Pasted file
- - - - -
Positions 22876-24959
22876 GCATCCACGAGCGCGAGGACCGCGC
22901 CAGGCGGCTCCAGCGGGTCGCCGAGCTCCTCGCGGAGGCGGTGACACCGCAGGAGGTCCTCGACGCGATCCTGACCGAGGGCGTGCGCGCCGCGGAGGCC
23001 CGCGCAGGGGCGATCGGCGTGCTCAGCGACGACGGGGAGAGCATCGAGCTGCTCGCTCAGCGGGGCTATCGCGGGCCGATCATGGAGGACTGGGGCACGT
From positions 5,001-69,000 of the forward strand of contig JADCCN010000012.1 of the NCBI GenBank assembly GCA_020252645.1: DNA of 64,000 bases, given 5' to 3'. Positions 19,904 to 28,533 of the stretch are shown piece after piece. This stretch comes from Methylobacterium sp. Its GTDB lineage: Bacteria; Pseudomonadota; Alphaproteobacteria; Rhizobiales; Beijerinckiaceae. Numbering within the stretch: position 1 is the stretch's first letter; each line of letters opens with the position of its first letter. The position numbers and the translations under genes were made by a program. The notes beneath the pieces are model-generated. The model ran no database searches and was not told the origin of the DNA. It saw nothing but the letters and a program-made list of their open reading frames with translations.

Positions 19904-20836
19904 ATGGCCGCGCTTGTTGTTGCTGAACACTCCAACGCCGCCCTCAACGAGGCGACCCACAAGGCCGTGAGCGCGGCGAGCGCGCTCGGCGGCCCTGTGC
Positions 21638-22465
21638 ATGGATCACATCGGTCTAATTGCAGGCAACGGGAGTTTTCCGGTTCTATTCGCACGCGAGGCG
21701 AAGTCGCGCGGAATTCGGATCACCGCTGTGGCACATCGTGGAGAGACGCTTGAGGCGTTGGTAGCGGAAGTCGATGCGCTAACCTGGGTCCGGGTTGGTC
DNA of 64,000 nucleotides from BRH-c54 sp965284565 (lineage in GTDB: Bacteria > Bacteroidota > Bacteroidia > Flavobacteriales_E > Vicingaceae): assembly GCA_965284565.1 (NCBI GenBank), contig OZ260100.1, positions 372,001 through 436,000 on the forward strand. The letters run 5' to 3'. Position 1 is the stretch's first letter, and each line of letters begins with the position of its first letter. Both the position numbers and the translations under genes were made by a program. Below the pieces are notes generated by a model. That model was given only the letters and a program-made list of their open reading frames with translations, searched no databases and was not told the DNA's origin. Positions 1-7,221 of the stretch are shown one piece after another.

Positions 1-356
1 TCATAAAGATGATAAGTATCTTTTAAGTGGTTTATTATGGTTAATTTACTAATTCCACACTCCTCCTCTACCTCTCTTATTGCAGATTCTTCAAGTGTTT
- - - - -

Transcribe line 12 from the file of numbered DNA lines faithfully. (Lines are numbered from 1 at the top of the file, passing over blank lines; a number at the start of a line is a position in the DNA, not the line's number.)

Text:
Positions 1-356